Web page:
Not a good picture, but here’s the screws that hold up the rear of the console. They’re normally recessed in to the console, but as I mentioned earlier, the plastic around the screw holes was broke (looks like someone tried to pull it down), so I had to use a washer under each screw to hold it up.
You will need to remove the dome light, pull out the radio and remove the A pillar cover from the drivers windshield pillar. It just pulls straight off and snaps back on.
A couple wires will just run to your dome light. You’ll need to run some of the console wires along the A pillar, down it to the dashboard, and through a small gap at the top of the dashboard on the side. You probably cut the wires just under the dash on the Explorer, so from here you’ll have to extend the necessary wires to their proper location. Some will go through the firewall to the front of the truck, and some will go up behind the radio. The next few sections will tell you which wires go where.
As I said, my harness doesn’t exactly match that of others who have posted information online about performing this swap. Here is a break down of what I found with mine.
After taking that picture I decided to separate the harness because I wasn’t going to use the auto dimming mirror. I decided to use the picture anyway for anyone that may be looking for information on the other wires.
Here is a photo of the console plug. I numbered each pin so I could identify the wires for you.
|3||Purple with Orange Stripe||Power (Hot in Run)|
|4||Gray with Black Stripe||Speed Sensor|
|5||Light Green with Orange Stripe||Map Light Input|
|6||Black with Light Blue Stripe||Courtesy (Dome) Light Input|
|8||Light Blue with Red Stripe||Instrument Light Input|
|9||Blue with Light Green Stripe||Temperature Sensor Feed|
|10||Light Blue with Orange Stripe||Temperature Sensor Return|
Some (probably most) of you may have ended up with a wiring harness that used Blue/White and Blue/Yellow wires for the temperature sensor. If so, use the description below:
Just another view of the wire colors on my consoles harness
Most of your connections can be made with wire taps:
Console Power: The Purple with Orange stripe wire (Pin #3) provides the console it’s power. Your wire may be Yellow and Gray. Run this to the Yellow with Black stripe wire going to your radio. This provides fused ignition power.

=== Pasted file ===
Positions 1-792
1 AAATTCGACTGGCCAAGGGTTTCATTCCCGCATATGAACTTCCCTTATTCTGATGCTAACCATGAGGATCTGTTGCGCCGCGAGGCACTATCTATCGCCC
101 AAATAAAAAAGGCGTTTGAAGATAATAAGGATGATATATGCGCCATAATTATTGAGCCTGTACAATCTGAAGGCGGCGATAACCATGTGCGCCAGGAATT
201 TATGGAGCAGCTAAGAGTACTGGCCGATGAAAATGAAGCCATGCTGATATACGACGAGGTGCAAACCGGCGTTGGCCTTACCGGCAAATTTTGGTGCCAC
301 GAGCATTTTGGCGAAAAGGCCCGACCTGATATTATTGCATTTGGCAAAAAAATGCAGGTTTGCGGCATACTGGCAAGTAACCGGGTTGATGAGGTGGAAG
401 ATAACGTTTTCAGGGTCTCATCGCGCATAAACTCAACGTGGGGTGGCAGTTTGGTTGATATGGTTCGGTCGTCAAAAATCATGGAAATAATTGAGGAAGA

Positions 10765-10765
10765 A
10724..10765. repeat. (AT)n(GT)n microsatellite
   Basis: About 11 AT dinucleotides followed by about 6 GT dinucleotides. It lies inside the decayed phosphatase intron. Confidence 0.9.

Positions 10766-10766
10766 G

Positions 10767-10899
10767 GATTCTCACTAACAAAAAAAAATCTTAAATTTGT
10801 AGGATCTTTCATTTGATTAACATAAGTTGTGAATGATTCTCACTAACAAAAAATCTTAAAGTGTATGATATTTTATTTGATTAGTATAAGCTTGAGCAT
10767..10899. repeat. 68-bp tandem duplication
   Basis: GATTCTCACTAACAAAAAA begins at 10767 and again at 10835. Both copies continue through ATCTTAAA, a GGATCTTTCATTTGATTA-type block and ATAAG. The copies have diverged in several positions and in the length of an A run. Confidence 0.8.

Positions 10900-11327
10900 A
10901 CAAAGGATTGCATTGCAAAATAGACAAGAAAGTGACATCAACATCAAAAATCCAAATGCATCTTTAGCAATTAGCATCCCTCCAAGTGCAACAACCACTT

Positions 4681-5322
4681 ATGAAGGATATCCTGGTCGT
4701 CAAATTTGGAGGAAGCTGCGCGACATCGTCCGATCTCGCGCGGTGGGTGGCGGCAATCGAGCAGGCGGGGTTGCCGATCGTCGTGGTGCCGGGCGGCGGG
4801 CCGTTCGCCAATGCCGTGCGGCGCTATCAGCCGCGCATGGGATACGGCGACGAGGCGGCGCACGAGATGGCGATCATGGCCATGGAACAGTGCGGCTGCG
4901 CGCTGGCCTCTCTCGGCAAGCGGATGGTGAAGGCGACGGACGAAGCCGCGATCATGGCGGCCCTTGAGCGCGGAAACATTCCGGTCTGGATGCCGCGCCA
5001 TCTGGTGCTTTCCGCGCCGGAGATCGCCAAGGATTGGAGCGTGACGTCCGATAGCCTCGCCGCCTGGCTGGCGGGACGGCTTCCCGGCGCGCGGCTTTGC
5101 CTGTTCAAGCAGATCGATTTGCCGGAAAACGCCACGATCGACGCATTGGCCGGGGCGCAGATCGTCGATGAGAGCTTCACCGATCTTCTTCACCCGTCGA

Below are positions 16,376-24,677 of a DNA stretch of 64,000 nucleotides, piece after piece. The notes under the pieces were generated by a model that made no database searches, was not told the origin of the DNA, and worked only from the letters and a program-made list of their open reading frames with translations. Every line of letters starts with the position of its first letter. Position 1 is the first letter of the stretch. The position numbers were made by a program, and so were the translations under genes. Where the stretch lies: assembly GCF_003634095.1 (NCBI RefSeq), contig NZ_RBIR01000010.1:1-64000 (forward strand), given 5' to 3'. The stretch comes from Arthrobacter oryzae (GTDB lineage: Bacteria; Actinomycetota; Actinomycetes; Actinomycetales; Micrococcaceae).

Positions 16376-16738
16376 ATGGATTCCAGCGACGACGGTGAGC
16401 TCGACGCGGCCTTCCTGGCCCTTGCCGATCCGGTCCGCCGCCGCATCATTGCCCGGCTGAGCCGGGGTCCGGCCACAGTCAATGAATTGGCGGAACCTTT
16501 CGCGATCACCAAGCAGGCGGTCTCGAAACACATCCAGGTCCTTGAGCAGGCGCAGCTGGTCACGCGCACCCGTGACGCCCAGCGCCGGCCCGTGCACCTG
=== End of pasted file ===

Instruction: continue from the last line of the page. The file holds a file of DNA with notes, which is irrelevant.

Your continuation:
Ground: The black wire (Pin #2) is the ground wire. Ground accordingly to the vehicles body.
Dome Lights: The Black with Light Blue stripe wire (Pin #6) can be connected at your factory dome lamp. The Black with Light Blue stripe wire is your dome light wire and is hot when the door is open or you turn on your dome light switch. Tap your harnesses Black with Light Blue stripe wire in to the existing wire.
Map Lights: The Light Green & Orange wire (Pin #5) is for your map lights. Tap them in to your existing Light Green & Orange wire in your head liner at the dome light. If you don’t have a map light now that can be switched on and off at the switch, all you really need to know is that the wire is hot at all times. All you need is to run a hot wire to the Light Green & Orange wire to power your map lights.
Photo of Light Green & Orange wire tapped in to the existing Light Green & Orange wire at the dome light connection under the headliner.
Instrument Light Dimmer: The Light Blue with Red stripe wire (Pin #8) is used to dim the display of the console with the dash lights. Look behind the factory radio and you’ll find another Light Blue & Red stripe wire to tap in to.
Here are the taps for the Light Blue with Red stripe wire (Dimming) and wire (Power For Console)
Vehicle Speed Sensor (VSS): The Gray with Black stripe wire (Pin #4) controls how increases in temperature are processed. This keeps the engine heat from causing artificial spikes in temperature. Basically, the console does not allow the temperature to increase unless it sees the truck in motion for a while to make sure the engine heat has been dispersed. If you don’t hook up this wire, your console will appear to freeze its temperature display and not show temperature changes.
The black box in the photo is the GEM (Generic Electronic Module) inside the dash just to the left of the factory radio. I tapped in to the Gray Wire with Black stripe coming from the bottom of the GEM and connected it to the Gray Wire with Black stripe in the consoles harness.